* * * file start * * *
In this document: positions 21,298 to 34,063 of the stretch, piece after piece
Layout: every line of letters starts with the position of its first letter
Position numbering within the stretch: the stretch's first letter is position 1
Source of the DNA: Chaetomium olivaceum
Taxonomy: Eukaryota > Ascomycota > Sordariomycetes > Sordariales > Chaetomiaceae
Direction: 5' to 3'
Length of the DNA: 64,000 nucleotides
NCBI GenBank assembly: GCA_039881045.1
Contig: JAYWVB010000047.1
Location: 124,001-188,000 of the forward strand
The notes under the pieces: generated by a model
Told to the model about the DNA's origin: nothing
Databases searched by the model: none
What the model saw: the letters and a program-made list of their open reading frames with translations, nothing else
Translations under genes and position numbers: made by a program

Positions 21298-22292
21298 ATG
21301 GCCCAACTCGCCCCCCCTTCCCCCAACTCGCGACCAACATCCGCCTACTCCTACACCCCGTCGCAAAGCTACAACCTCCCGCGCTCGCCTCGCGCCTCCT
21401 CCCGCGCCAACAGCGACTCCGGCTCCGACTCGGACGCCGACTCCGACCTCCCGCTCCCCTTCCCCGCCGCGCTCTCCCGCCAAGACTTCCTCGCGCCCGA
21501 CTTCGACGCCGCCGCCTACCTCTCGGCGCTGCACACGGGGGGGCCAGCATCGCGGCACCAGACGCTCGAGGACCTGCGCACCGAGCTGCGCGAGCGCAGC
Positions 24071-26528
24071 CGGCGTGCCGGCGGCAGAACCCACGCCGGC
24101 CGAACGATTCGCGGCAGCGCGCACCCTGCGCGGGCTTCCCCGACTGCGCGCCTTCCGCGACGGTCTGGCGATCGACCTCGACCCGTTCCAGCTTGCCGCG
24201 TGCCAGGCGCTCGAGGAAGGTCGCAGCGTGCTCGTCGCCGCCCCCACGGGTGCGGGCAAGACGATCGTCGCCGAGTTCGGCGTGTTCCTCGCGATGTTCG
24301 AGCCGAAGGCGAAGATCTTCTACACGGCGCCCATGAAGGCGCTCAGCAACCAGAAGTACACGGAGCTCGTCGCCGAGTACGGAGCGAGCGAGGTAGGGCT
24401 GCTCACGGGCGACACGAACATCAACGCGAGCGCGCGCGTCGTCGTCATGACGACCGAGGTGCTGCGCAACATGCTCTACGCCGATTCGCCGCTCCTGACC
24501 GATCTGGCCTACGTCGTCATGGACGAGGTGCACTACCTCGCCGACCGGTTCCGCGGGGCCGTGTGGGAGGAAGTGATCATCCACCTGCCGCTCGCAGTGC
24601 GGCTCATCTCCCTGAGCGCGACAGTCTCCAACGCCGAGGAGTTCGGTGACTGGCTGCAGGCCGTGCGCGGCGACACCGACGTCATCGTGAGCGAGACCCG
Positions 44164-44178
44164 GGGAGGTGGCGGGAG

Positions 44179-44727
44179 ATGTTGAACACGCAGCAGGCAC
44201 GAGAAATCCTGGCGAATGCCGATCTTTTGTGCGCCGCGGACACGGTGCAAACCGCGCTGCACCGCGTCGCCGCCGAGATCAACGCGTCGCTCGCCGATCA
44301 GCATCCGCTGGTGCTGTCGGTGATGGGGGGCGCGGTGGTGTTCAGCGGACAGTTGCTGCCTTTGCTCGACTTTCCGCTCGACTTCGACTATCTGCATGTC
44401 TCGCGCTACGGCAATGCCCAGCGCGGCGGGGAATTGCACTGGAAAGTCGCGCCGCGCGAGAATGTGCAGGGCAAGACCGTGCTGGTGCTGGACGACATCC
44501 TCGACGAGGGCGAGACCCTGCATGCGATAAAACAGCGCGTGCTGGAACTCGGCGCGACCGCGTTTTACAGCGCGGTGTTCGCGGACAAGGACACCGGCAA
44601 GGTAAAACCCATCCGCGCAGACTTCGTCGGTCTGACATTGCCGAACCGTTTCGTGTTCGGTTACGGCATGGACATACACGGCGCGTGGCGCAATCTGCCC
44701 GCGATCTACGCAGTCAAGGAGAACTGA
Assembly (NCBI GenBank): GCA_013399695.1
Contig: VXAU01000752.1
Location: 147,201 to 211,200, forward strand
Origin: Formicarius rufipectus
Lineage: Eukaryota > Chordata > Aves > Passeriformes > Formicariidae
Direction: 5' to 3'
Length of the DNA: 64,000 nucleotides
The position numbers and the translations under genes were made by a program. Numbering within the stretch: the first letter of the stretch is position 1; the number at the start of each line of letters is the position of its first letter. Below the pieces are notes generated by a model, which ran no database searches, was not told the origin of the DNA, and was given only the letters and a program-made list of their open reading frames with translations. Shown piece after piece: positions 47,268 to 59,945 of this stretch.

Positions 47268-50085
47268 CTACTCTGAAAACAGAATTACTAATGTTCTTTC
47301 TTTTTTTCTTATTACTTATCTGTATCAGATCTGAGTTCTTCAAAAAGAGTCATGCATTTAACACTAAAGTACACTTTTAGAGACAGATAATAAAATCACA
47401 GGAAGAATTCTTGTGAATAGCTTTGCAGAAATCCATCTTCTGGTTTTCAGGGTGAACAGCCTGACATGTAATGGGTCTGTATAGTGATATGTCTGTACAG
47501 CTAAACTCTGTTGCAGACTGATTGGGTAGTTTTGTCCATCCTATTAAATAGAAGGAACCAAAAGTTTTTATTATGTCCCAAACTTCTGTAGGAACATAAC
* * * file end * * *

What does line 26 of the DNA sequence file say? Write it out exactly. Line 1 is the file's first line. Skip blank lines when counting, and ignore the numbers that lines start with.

24401 GCTCACGGGCGACACGAACATCAACGCGAGCGCGCGCGTCGTCGTCATGACGACCGAGGTGCTGCGCAACATGCTCTACGCCGATTCGCCGCTCCTGACC